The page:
Brands

Taboola Raises $117 Million as the Competition for Content Distribution Supremacy Heats Up

Native advertising is a hot topic in the marketing world, and now, the money is starting to follow.

One of the major players in the space, content recommendation service Taboola, announced Wednesday that it has raised a $117 million in a Series E funding round. The company is planning to use the investment to build out its personalization suite and further develop its mobile technology.

The round was by led by Fidelity Management and Research Company, and also includes strategic investments from LVMH controlling shareholder Groupe Arnault and Condé Nast parent company Advance Publications.

The inclusion of a luxury retailer and a major media company is significant—it demonstrates that both brands and publishers are beginning to understand the heightened importance of content recommendation in the age of the social web.

“Our vision is to build a new category called ‘Discovery,’ and we think a lot of it is going to be driven by technology,” Taboola founder and CEO Adam Singolda said. “It’s important for us to continue to invest in the foundation of our company.”

The round comes at a pivotal time for Taboola and other content recommendation companies, who are hoping to capitalize on the native advertising explosion even as they face increased competition from publishers and social networks looking to get in on the take.

For those unfamiliar, the company is best known for its nearly ubiquitous content-recommendation widget, which sits at the bottom of stories on sites like Business Insider and Politico. The widget displays links to editorial and sponsored content “from the web.”

When Taboola first launched in 2007 as a video recommendation platform, the company and its blood rival, Outbrain, were two of the only services brands could use to distribute their content without resorting to disruptive banner ads, Digitas’ head of social content, George Hammer, said. But as social platforms like Facebook, Twitter, Pinterest, and LinkedIn have rolled out robust advertising options for distributing content on the social web, the competition has heated up.

“Taboola and Outbrain are good at driving a lot of traffic at a low cost per click,” Hammer said. “But if you’re really looking to drive shares and deep engagement with your content, sometimes the social native platforms can be better.”

Outbrain and Taboola also face challenges from major companies like YahooAOL, and Google, each of whom developed, acquired, or were reported to be working on a content recommendation platform in 2014.

Crucially, each of these companies owns other services that require people to log in, meaning that they can target content recommendations to people based on their individual profiles rather than the cookie-based browsing history Taboola uses.

The overall market for sponsored content is growing so fast that Hammer believes Taboola will prosper regardless of how much money its competitors make, but he adds that the company will be better served in the long run if it can figure out how to make more personalized recommendations.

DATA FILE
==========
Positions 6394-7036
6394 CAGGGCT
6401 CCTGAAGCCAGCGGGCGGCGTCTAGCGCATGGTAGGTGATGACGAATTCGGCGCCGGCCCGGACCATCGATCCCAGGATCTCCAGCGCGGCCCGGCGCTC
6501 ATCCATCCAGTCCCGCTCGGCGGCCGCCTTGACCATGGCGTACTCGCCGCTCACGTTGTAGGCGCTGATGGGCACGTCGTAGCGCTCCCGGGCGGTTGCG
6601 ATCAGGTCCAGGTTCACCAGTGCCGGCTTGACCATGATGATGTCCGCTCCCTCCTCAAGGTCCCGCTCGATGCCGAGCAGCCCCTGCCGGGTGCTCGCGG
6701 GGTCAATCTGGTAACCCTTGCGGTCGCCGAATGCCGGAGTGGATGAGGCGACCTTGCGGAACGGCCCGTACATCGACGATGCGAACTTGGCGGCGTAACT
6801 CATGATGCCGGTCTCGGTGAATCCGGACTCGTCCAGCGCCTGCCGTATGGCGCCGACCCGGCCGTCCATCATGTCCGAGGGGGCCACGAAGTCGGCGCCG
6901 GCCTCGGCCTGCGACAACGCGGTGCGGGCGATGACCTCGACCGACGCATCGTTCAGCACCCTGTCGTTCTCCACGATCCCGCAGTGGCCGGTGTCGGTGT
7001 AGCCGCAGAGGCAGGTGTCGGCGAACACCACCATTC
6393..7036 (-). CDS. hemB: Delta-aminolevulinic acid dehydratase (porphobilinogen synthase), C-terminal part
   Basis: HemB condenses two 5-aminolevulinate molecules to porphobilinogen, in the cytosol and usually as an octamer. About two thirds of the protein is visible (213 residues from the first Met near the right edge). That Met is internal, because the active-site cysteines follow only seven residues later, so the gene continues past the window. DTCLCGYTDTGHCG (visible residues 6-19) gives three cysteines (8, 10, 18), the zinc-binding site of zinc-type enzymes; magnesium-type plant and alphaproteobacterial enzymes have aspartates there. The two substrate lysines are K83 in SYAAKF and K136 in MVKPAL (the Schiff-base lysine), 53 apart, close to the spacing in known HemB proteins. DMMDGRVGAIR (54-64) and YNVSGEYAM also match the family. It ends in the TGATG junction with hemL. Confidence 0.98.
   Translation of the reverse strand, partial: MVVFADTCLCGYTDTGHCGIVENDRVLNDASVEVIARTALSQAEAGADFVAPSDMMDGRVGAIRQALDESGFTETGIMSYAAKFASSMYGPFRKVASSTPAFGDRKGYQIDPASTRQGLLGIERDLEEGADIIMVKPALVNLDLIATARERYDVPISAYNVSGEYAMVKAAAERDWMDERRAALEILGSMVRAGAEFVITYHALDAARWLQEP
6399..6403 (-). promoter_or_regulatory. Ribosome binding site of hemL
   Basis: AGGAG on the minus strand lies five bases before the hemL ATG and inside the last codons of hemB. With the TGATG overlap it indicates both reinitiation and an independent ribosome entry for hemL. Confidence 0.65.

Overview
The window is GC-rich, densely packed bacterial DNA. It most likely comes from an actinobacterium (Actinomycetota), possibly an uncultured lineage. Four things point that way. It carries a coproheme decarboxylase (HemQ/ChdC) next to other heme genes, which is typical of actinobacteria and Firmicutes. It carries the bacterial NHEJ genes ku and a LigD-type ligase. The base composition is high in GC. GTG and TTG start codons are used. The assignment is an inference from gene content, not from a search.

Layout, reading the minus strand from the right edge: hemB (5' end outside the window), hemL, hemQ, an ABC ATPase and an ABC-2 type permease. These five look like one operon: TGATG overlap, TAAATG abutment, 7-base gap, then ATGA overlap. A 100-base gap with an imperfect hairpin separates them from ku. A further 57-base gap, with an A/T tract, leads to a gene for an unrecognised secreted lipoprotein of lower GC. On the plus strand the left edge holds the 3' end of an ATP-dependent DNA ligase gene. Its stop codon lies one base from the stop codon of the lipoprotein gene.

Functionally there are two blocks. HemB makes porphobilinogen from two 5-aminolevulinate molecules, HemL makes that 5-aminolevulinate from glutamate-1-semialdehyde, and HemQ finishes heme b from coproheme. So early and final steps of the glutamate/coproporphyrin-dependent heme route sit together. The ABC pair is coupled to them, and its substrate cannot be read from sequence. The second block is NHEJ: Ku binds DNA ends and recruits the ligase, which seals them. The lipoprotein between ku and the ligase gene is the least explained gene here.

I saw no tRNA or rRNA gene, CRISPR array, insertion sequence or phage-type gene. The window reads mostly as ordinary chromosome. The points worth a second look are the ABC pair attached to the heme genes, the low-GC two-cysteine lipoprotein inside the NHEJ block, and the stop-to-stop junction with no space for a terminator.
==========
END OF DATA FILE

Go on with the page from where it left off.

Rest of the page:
“Agencies are looking to harvest the power of profiles and move away from cookies and things that don’t allow marketers to speak one-to-one to people,” Hammer said. “I think that is one of the big benefits right now that platforms like Facebook and LinkedIn have, and I think that the Outbrains and Taboolas of the world are trying to figure out their answer to that.”

Though Singolda, the Taboola founder and CEO, did not mention profile-based targeting when we spoke with him, he did say that the company will use some of its recently acquired capital to improve its personalization technology.

In his mind, Taboola has an opportunity to help publishers optimize the layout of their webpages based on a user’s history. For instance, a visitor who is a heavy Twitter user would see an article with a larger share button, while someone who likes video would have one featured more prominently in the story.

Singolda says publishers can already A/B test headlines as they appear on their sites, and users can reject stories that are not relevant to their interests in a fashion similar to Facebook’s block button.

In addition, he says the influx of capital will allow the company to continue expanding globally (the round includes an investment from the chairman of the Italian media conglomerate Gruppo Espresso) and to further invest in its mobile technology—an especially important priority given that half of Taboola’s 200 billion monthly content recommendations are now served to smartphones and tablets.

And, like everyone else in the content marketing game, Taboola will be investing in stronger measurement to prove to its customers that it is giving them the most bang for their buck.

“Our responsibility is to work with marketers on learning best practices and finding ROIs,” Singdola said. “The future of content recommendation lies in marketers finding tangible reasons to do it forever.”

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